Turning passion to “Action!”: Whitman junior Cash Martin’s experience creating a short film


From left to right: Tim Lane and Cyle Winters in “Waterlogged”

By Kate Rodriguez

A teenage boy walks cautiously through his small town, observing the world around him frozen in time.​​ As he weaves between the people he knows and loves suspended in space, he begins to consider what has led him to this point. Left behind him in his home are opioids and a broken relationship with his father. Senior Cash Martin calls, “Cut.” 

Fever sequences like this were a daily sight on the set of “Waterlogged,” a short film co-created and directed by Martin. Martin’s fascination with film dates back to childhood visits to his grandparents’ home, he said.

“Every time we went there, my grandfather had these walls of movies —anything from the ‘Maltese Falcon,’ which is a noir from the ’30s, to movies now,” he said. “We watched a ton of them, and we always went to drive-ins nearby.”

Martin’s parents also exposed him to other types of art. His father works as a photographer and his mother is a documentarian, both giving him a knack for visuals from a young age. Martin sees what he does as continuing his family’s legacy of love for different mediums. 

Alongside co-creator and producer Xander Ehrhardt (’23), Martin has navigated the movie-making process from its creative inception through post-production. 

He’s drawn to themes of introspection. “Waterlogged” main character Sebastian reflects throughout the film on his relationship with his abusive father. The idea for the story stemmed primarily from a scene in the action-adventure video game “The Last of Us Part II,” Martin said. A story about both broken families and mended one, the game had an emotional tone that provided the groundwork for Sebastian and his father in “Waterlogged.” Martin said it’s typical for him to draw inspiration from small details he encounters in his day-to-day life.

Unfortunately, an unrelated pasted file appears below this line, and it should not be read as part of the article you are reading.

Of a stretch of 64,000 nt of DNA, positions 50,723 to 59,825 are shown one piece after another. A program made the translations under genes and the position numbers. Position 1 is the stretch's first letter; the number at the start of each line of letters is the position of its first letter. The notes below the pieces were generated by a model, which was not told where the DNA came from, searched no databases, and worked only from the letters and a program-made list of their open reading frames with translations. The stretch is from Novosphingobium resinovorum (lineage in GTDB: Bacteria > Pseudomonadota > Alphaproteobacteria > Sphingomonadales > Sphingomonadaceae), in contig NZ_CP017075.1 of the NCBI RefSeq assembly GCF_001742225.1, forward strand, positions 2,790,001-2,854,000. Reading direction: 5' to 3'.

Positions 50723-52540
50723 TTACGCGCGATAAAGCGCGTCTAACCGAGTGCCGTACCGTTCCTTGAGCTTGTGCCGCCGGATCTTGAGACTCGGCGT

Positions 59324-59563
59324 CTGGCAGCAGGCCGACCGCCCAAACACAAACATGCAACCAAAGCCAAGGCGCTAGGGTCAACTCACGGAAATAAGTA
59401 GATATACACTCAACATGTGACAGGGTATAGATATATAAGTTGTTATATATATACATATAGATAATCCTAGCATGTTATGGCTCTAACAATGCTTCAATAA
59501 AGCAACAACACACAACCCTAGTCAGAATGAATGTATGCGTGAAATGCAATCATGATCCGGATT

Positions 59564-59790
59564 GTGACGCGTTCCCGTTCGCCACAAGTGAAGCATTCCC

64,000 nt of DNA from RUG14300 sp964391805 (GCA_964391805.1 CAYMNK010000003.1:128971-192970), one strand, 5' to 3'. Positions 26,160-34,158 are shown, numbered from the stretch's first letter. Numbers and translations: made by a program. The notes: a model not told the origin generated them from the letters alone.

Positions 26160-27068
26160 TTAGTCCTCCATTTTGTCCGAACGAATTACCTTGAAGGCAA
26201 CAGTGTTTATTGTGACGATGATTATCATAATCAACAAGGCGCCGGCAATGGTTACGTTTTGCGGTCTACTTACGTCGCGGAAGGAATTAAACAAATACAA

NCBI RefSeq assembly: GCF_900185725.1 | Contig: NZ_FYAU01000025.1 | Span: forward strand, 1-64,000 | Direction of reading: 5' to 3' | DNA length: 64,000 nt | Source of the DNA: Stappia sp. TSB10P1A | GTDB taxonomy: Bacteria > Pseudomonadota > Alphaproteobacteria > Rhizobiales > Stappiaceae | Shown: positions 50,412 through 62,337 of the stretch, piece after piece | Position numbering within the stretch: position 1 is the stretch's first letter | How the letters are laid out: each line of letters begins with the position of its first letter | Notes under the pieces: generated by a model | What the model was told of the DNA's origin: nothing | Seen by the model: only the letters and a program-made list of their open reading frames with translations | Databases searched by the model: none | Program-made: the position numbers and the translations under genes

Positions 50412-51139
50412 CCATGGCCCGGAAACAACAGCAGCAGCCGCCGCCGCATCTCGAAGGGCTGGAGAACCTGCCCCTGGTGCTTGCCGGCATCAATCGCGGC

“Maybe it’s just one conversation, a book you read or maybe even another movie you see,” he said. “It can come from the littlest things.”

Putting together a script proved to be an arduous process. After a grueling cycle of writing, revising, rewriting and re-revising, he and Ehrhardt had created a draft they were satisfied with. At that point, Ehrhardt refocused the script to be realistic given the film’s $500 budget they scrapped together and available resources. With Martin’s creativity and Ehrhardt’s realism, the two students were able to finalize a reasonably ambitious script that they believed would portray the film’s original creative vision.

“I’m definitely more on the logistics side,” Ehrhardt said, “because while I do clarify the creative vision, a lot of the clarity for that is making things actually doable when we get into the production.” 

The shooting process posed some logistical challenges. In the middle of the summer, trying to juggle actors’ schedules and travel plans perfectly proved impossible, and Martin and Ehrhardt had to make compromises. Still, Martin said that he was able to compose scenes he was proud of. 

University of Maryland student Cyle Winters plays the lead role of Sebastian. For Winters, who is now pursuing an acting career in Atlanta, Martin’s directing style and the dedication of the other actors created an environment that allowed for everyone involved to put their best foot forward.

“When we got to film on set, everybody was very respectful, in terms of knowing that we all needed to work together to get this done and to portray Cash’s vision of the film and what he had written,” Winters said. 

Once Martin had captured all of the scenes for the film, he was ready to begin finalizing. Throughout post-production, Martin adopted a hands-off approach, granting his editor Max Miller (’23) creative freedom, he said. 

“I try to give my editor space because I think it’s good to have another set of eyes,” Martin said. “I, from day one, had a vision of what this was going to be like, and I think sometimes that can just become unbalanced.”

Now “Waterlogged” is officially finished. Following its preliminary screening this past spring, Martin plans to enter the film in October’s annual All-American High School Film Festival, a national competition for young filmmakers that takes place in New York City. Going forward, the film’s trajectory will depend on its performance in the Festival, and any others Martin may submit it to, he said.  

“Waterlogged” marks only the beginning of Martin’s film career. He plans to pursue filmmaking in college and is already working to improve his directing techniques for his next project. Filmmaking, Martin said, is the only medium that can weave the detailed narrative he craves.

“There’s an expression: a photo can carry 1,000 words,’” he said, “but a movie has 24 photos in a second.”